The split screen on iOS to use on the iPad

I do have the latest version of the iPad which has a powerful processor and is able to take advantage of this split screen windowing. I am not quite sure about how useful this is going to be if I need to have two things on the screen at one time or not. What I have done up until now is to use a second iOS device, my iPhone, if I needed to have something else in front of me at the same time. One of the features of the iOS Split screen is to see video at the same time as you’re working on something else. He’s also going to possible to do a picture in picture so you can have the video playing out of the way while you are working on something else. So goodbye productivity!

 Apple Watch iOS 2

Apple are making it so that you can have more than 12 friends in the section where you are able to make contact with messages and the phone app. I don’t have many friends so I was okay with having just 12 anyway. Seriously though, that will be a useful addition to the Apple Watch.

Apple Watches 2The big thing about the watch is the addition of a development kit for the software developers to make native third-party applications for the Apple Watch. Having non-native access to applications which will only work by connecting to the iPhone, for the most part doesn’t work very well. There are one or two applications that work fast enough, but most of them struggle to bring the information to the user of the watch. Many times when using one of these applications I just run out of patience and close the application to do something else instead. This has been because the application hasn’t give me the information before the screen goes blank in order to save battery usage on the watch.




The big music announcement

Although I have in the past been a big fan of listening to new music, these days I have to admit to being not so bothered. I prefer to listen to stories from books using the Kindle app or to various podcasts. This sort of listening is often more entertaining for me than music. Mind you, that doesn’t include many of the Mac news based podcast which all say the same thing and are starting to get very boring.

Getting Proactive with Siri

I did have some experience using Google Now and it looks like Apple are coming up with something similar. It is going to be called Proactive. The way it will work is that Siri will take note of the things you do and when you do them and offer you suggestions within your home screen. So it might put a contact name into your home screen if you regularly call a certain person at certain times. This seems like a good idea to make using iOS much more useful and easier and I’m looking forward to seeing what it can do. We won’t really know how useful Proactive with Siri is going to be until we actually get using it.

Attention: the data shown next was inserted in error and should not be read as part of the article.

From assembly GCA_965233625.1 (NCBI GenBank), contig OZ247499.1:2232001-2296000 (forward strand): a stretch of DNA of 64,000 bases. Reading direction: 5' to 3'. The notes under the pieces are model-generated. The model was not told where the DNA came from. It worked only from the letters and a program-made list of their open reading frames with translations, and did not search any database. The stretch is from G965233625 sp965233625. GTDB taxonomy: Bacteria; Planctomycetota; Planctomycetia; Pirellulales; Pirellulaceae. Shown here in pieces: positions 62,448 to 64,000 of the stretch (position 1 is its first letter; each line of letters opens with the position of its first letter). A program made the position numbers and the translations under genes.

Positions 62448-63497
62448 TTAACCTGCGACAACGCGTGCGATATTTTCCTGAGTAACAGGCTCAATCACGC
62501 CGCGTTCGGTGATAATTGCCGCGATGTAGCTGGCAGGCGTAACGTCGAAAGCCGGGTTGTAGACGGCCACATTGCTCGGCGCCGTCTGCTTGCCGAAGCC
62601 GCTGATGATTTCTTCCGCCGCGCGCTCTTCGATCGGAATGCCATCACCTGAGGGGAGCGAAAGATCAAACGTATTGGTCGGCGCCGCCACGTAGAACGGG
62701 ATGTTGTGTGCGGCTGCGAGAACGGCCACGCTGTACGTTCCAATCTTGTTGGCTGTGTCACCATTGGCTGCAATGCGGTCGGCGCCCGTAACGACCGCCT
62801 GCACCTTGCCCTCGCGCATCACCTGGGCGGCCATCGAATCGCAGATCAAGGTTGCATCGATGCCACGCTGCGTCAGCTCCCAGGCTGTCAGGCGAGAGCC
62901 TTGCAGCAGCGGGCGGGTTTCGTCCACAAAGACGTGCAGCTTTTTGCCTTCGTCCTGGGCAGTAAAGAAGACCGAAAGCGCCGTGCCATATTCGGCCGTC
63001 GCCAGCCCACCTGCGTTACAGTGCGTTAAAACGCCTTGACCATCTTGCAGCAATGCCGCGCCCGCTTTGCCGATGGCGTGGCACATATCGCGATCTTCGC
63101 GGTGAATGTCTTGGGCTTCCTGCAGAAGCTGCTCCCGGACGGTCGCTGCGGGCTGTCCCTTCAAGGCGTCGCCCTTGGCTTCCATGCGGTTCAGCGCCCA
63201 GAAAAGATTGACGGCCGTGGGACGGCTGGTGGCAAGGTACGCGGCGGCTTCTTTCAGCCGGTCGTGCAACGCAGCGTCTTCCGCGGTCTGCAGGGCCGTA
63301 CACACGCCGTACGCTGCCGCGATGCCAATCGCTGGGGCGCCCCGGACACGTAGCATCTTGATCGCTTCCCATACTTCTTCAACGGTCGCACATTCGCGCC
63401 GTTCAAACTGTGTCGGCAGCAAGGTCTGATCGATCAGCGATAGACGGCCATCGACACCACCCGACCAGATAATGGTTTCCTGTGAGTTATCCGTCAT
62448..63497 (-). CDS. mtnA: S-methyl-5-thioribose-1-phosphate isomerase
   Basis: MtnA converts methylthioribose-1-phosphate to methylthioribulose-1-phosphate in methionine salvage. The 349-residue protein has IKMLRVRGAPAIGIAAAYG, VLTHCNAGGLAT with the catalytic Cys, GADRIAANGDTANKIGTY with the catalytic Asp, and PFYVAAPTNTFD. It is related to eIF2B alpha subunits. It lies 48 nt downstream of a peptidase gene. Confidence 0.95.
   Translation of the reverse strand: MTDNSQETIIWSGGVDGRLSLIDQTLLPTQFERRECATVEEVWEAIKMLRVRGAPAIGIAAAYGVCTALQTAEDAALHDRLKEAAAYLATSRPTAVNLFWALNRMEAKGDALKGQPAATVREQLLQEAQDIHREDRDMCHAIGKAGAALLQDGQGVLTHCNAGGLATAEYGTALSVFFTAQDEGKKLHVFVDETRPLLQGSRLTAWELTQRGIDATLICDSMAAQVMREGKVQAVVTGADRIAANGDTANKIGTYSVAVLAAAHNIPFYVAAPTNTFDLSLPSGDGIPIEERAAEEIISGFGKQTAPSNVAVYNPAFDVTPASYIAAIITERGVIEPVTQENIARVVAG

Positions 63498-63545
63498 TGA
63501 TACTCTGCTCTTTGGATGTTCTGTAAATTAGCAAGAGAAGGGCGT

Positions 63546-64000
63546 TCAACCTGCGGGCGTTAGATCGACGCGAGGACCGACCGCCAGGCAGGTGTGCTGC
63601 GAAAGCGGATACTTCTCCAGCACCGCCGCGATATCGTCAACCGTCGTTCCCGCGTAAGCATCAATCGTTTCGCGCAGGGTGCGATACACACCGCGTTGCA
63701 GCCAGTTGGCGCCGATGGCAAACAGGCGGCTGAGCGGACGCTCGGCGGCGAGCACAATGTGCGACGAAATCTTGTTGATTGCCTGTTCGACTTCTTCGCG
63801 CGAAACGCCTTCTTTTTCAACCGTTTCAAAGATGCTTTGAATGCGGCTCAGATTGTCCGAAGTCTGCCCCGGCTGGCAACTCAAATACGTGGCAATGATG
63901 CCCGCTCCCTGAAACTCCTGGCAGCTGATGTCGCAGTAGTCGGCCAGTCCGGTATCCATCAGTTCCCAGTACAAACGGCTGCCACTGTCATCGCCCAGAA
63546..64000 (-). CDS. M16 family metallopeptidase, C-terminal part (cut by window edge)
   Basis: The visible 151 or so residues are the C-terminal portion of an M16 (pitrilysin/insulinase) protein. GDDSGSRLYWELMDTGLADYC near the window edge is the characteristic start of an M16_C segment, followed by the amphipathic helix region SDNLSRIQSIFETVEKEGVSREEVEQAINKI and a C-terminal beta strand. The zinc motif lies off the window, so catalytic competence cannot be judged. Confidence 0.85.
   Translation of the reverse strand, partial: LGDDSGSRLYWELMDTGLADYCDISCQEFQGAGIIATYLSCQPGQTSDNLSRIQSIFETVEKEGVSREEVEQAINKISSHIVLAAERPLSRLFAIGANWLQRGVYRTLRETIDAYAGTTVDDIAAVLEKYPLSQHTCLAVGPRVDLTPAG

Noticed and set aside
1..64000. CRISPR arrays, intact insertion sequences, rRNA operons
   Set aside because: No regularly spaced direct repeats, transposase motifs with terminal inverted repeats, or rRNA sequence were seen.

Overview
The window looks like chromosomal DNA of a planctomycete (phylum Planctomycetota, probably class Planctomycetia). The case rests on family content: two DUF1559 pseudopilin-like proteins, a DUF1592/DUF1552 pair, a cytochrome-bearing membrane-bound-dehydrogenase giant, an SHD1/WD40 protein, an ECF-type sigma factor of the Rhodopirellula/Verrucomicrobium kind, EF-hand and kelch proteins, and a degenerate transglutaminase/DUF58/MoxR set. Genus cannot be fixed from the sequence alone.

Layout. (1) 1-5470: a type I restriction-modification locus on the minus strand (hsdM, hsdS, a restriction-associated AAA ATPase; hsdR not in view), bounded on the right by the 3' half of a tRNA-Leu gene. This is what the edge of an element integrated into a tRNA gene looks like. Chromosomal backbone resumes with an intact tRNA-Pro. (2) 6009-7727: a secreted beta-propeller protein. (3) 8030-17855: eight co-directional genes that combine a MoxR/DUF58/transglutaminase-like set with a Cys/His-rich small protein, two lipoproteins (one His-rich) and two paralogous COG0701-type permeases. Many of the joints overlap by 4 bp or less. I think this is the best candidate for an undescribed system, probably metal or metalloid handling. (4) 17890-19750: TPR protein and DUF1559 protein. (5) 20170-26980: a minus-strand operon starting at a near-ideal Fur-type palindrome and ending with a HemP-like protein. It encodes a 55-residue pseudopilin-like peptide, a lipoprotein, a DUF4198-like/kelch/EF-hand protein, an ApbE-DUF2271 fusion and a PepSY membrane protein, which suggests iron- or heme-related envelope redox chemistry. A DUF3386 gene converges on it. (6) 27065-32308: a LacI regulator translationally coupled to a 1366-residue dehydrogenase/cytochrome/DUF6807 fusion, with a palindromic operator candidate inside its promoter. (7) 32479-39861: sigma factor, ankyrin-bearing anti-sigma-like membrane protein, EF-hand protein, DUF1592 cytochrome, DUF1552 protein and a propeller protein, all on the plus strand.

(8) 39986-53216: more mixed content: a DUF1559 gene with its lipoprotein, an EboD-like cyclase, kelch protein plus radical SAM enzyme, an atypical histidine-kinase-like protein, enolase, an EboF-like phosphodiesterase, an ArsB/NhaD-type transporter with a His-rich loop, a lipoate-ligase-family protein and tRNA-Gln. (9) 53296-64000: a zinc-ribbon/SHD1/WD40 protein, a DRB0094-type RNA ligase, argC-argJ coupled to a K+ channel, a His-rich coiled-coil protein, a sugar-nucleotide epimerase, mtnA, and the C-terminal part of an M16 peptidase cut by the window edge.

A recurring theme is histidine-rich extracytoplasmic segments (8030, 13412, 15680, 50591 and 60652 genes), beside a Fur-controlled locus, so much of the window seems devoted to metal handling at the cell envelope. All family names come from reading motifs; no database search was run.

The new News application for iOS

This application is starting to look interesting as it is making it easier for publishers to get the digital media into publication. I have already signed up and had my application accepted for an account, even though it is not going to be usable mainstream until the autumn. The ease comes from being able to add RSS feeds. So anything I publish on my blog sites can go directly into the News application this seems to be easier than using Flipboard. With Flipboard you have to do is one post at a time which is a little bit tedious.

Apple News

Coming soon is the Apple News format and I’m not sure that’s going to be a new application or ability to export out of either iBooks Author or more likely Pages. The good thing about it is that you are able to get a magazine type feel to your articles, making it easier to read for your readers. Apple will be selling advertising and publishers will get 70% of the income from those adverts. You can also sell your own advertising and you get the full amount. How good this is going to be will depend upon whether users will use the News application or if they will hide it as they do with the present Newsstand application.

Public transport in maps

This won’t make any difference to me because Barcelona is not included in the list of cities included for this addition. If I make a visit to London or to one of 300 places in China then I will be golden.

Improvements to the Notes app

It seems as though Apple are trying to keep up with Evernote and Microsoft One Note and finally improving the Notes application. I don’t think it will do as much as those other two applications still. Even so, it is welcome to have improvements to the application that it might just give it the edge into making it an application I would use. I do prefer to have a pure text app for simple note taking, Notes will have a layer of formatting as default. For collecting notes out of web pages, which is how I use Evernote then Notes could fill that niche.